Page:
Marriage is hard when you’re selfish. It’s extra hard when you’re proud. To hold the relationship ransom with the threat of a divorce when faced with a matter you need to apologise for is a sign of pride. The Bible describes pride as thinking of yourself better than others (Philippians 2:4). Some newlywed couples in this situation call for the severing of their marriage bonds in order to put their spouse in their place or to control them. To assume that your spouse needs control is to esteem yourself above them. The problem is that the human being was not designed for manipulation and slavery. God made men and women to be free. For as long as you think yourself better than your spouse, you will forever desire to control a person that was not made by God to be controlled. Your spouse is free.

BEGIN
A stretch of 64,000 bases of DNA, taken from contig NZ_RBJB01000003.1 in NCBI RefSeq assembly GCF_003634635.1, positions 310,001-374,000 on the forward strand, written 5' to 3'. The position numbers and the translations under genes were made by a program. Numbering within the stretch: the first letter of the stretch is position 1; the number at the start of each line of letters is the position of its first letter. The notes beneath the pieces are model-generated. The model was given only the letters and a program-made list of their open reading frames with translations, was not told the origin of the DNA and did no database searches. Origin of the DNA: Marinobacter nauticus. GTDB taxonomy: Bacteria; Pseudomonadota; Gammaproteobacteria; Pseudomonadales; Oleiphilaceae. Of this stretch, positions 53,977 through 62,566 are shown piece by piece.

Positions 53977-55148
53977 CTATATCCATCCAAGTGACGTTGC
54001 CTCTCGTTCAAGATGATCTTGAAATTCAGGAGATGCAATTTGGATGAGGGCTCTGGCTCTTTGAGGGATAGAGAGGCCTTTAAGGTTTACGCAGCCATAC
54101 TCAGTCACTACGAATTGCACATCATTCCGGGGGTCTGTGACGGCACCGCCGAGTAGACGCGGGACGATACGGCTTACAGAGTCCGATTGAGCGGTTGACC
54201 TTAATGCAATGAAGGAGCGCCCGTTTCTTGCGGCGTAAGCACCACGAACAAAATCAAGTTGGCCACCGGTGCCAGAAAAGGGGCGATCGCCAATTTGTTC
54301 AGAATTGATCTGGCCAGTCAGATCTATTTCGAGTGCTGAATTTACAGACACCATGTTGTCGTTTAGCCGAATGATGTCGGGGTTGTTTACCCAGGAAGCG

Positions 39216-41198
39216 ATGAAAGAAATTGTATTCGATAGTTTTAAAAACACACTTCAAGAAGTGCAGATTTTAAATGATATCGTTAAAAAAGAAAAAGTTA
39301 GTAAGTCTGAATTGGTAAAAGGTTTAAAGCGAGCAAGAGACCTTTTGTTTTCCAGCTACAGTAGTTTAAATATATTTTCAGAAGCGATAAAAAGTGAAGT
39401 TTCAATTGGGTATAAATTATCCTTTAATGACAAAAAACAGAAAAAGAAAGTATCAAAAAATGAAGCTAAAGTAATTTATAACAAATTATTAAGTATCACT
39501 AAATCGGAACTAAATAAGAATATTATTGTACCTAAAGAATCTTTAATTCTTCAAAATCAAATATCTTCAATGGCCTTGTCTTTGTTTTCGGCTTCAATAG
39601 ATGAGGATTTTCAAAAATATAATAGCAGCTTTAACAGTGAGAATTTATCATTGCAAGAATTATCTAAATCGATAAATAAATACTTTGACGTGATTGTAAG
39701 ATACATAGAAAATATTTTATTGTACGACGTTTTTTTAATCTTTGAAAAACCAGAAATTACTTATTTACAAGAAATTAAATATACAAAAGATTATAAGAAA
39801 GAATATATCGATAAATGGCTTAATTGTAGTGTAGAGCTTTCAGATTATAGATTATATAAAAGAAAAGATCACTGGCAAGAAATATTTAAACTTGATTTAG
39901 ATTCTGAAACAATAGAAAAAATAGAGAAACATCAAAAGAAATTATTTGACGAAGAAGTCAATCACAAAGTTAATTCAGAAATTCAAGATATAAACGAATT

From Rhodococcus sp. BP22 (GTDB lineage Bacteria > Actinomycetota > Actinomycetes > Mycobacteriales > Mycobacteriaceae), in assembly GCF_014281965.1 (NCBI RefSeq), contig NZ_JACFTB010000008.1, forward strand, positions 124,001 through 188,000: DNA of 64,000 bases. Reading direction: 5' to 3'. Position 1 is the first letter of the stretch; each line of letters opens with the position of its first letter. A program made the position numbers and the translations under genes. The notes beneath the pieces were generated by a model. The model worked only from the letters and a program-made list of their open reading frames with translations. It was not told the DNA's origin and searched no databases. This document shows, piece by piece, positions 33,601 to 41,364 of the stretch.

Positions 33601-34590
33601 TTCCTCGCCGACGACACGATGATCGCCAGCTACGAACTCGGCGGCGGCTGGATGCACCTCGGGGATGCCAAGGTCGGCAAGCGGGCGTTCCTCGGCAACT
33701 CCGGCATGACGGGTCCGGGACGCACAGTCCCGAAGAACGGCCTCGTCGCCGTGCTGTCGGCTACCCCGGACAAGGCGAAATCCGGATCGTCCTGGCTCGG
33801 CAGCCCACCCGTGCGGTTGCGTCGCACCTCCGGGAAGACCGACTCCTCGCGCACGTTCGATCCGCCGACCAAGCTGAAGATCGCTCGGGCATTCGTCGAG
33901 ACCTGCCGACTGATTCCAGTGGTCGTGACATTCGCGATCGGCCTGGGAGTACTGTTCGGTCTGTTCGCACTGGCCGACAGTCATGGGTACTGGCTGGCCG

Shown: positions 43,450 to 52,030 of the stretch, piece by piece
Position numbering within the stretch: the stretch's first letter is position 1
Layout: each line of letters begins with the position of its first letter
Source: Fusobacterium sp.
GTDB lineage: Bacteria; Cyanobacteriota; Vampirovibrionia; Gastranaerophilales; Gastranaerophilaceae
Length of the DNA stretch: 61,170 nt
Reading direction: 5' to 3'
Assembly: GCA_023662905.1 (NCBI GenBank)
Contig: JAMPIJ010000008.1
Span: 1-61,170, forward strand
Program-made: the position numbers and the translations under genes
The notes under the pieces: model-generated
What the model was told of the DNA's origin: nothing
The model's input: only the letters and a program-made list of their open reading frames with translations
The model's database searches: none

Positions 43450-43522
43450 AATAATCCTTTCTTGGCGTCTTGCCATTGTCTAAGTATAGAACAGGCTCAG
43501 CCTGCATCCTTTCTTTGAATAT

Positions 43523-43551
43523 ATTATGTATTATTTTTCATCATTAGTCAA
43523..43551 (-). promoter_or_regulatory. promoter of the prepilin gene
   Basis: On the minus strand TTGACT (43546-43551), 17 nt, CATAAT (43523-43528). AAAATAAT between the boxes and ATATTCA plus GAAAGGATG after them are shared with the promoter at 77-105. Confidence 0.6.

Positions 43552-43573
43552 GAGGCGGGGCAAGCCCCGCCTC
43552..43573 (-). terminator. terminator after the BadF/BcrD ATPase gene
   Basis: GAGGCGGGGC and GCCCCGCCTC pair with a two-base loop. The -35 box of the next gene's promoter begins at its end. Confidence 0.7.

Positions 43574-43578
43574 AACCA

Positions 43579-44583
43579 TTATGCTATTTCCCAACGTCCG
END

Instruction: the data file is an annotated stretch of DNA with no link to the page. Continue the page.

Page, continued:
A note to spouses on the other end of the stick: you get the behaviour you reward and the behaviour you tolerate from a controlling spouse. Draw boundaries and stand your ground, firm but calm.

A note to the unmarried: marriage works blissfully when you serve willingly. It works horribly when you are waiting to be served.

3. A heart to tame the tongue